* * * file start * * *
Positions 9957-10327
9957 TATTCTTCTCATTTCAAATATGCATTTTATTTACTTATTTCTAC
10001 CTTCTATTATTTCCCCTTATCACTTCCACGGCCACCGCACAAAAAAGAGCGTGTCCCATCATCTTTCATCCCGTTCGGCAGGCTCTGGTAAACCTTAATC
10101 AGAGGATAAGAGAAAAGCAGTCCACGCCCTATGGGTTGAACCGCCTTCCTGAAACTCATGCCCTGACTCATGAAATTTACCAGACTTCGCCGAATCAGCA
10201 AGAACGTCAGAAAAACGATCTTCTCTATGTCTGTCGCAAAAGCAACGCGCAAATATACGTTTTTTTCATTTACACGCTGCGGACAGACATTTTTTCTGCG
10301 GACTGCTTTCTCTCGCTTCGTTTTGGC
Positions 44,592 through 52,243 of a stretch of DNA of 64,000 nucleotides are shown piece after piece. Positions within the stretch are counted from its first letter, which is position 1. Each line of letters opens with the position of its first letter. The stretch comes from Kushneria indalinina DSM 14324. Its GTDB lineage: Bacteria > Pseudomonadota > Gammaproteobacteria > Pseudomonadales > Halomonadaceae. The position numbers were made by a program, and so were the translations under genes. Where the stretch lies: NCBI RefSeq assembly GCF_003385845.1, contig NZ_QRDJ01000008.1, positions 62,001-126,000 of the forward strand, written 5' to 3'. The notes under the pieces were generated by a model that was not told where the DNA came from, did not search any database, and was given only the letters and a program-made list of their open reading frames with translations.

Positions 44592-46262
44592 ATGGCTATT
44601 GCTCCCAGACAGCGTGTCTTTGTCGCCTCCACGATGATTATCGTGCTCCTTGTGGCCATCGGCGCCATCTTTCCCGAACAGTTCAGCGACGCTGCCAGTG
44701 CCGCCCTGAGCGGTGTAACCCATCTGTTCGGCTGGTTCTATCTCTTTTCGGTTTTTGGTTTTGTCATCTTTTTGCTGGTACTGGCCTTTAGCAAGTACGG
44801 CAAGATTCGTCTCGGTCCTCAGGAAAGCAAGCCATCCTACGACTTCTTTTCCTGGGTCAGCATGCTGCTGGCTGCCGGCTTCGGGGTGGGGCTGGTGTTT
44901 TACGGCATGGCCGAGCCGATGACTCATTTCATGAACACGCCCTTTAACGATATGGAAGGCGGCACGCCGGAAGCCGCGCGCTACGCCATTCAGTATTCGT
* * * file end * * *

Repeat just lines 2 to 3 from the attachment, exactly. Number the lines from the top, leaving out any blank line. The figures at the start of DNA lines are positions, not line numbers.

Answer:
9957 TATTCTTCTCATTTCAAATATGCATTTTATTTACTTATTTCTAC
10001 CTTCTATTATTTCCCCTTATCACTTCCACGGCCACCGCACAAAAAAGAGCGTGTCCCATCATCTTTCATCCCGTTCGGCAGGCTCTGGTAAACCTTAATC